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CUBA: Balancing Bane and Blessing of Oil

Patricia Grogg

HAVANA, Apr 7 2011 (IPS) - Cuba is sticking to its plans to begin oil exploration this year in its territorial waters in the Gulf of Mexico, and has assured neighbouring countries that “every reasonable” safety and environmental protection measure will be taken, in an area still haunted by the disastrous effects of the crude oil spill in 2010.

The announcement by a Cuban expert that five wells would be drilled in the area by seven foreign partners, beginning “this summer” and continuing until 2013, was food for thought for those who are concerned that finding oil might be more of a bane than a blessing, in the light of recent events in Libya.

However, an academic interviewed by IPS said “although (external) aggression against Cuba is an ever present risk,” the situation in this Caribbean country bears no comparison to that of Libya, where there was an internal split involving part of the armed forces “that is being exploited by imperialists.”

If something similar were to happen in Cuba, it could serve “as justification for military intervention of some kind, but this scenario is entirely imaginary and has no basis, no matter how many millions of dollars the United States spends every year to foment it,” said the academic, an expert in international affairs.

The expert, who requested anonymity, agreed with those who attribute military air strikes against Libya to the interest of Washington and its European allies in seizing control over Libya’s oil reserves, estimated at 42 billion barrels, as well as in preventing the spread of popular uprisings in the Arab world.

In his view, there are no internal political divisions in Cuba, and oil is a powerful economic interest that is likely to work in the island’s favour, since as soon as significant quantities of oil are proven, U.S. companies will be likely to lobby for the lifting of the nearly five-decade embargo that prevents them from participating in this country’s oil industry.


At present Cuba produces some 21 million barrels a year of oil and gas, equivalent to only 46 percent of its needs, and imports from Venezuela a further 100,000 barrels a day of crude. A few years ago it began to focus exploration efforts on its exclusive economic zone (EEZ) in the Gulf of Mexico.

The prospects of finding crude in deep waters “are quite promising,” said Manuel Marrero, a top expert at the Ministry of Basic Industry, who told reporters he had dreamed of a significant discovery “for 50 years.” He was speaking at an international congress that ends Friday.

“We are all hopeful that there are probabilities of finding large oil and gas deposits,” Marrero said, after announcing the start of drilling in that area, where 22 out of 59 blocks available for joint ventures with foreign companies, including U.S. multinationals, have already been leased.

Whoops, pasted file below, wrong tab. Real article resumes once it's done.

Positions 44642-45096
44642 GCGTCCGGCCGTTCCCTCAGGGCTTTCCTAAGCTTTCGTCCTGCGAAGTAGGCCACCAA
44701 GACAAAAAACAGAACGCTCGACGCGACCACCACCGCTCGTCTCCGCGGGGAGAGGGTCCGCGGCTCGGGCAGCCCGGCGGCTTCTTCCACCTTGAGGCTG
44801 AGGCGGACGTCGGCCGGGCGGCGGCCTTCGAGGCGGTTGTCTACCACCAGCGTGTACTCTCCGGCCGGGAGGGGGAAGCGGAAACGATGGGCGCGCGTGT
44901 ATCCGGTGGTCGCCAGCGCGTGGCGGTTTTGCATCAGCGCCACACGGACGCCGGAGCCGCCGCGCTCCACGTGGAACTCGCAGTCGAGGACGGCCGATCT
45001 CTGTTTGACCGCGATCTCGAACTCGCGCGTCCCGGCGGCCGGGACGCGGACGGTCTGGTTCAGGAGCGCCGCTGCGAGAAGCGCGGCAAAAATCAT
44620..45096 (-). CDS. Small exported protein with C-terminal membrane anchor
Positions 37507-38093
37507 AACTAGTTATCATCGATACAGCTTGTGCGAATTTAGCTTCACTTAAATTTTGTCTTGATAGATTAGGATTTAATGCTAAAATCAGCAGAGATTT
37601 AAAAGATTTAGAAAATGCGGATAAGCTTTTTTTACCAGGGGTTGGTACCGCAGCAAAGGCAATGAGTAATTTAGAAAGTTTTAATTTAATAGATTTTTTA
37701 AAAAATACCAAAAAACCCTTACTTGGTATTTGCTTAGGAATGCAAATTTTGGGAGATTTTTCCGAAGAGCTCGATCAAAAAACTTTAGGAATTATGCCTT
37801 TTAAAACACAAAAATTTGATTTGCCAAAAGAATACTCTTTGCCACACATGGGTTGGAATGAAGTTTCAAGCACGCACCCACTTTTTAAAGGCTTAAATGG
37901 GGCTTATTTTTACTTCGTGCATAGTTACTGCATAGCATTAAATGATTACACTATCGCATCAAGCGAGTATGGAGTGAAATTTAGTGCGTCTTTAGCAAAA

For operations in deepwater (400 to 1,500 metres) and ultra deepwater (over 1,500 metres), foreign partners have leased a platform regarded as one of the best in terms of safety and technology, that is due to arrive in Cuba in mid-2011.

The oil rig that will be used “is one of the world’s safest and most modern” and will operate under “very strict” regulations, Marrero said.

Cuba also has contingency plans in case of hurricanes or other extreme phenomena.

“We offer the same guarantees as the international oil community,” Marrero told IPS, while he avoided mentioning U.S. legislators who want to bring pressure to bear to stop the drilling because of its alleged environmental risks.

The Cuban safety strategy takes into account the lessons learned from the explosion in the Gulf of Mexico on the Deepwater Horizon platform leased by BP (formerly British Petroleum), which spilled five million barrels of crude between April and July 2010 and caused severe damage to the environment and wildlife in vast ocean and coastal areas.

A consortium headed by the Spanish company Repsol-YPF will begin drilling the first well as soon as the Scarabeo 9 platform, manufactured in China, arrives in Cuba.

In 2004, Repsol-YPF did preliminary offshore exploration work in Cuba and found oil that was of high quality, but was deemed “commercially non-viable.”

After the Spanish company has drilled wells, the Malaysian oil company PETRONAS, the Indian ONGC Videsh and the Venezuelan state-owned oil company PDVSA, among others, are expected to take their turns with the rig.

Late last year, Venezuelan President Hugo Chávez said Cuba has significant oil reserves in its EEZ in the Gulf of Mexico.

“We know Cuba has a great deal of oil, and soon we will be drilling our first well here,” Chávez said during a visit to Havana.

 
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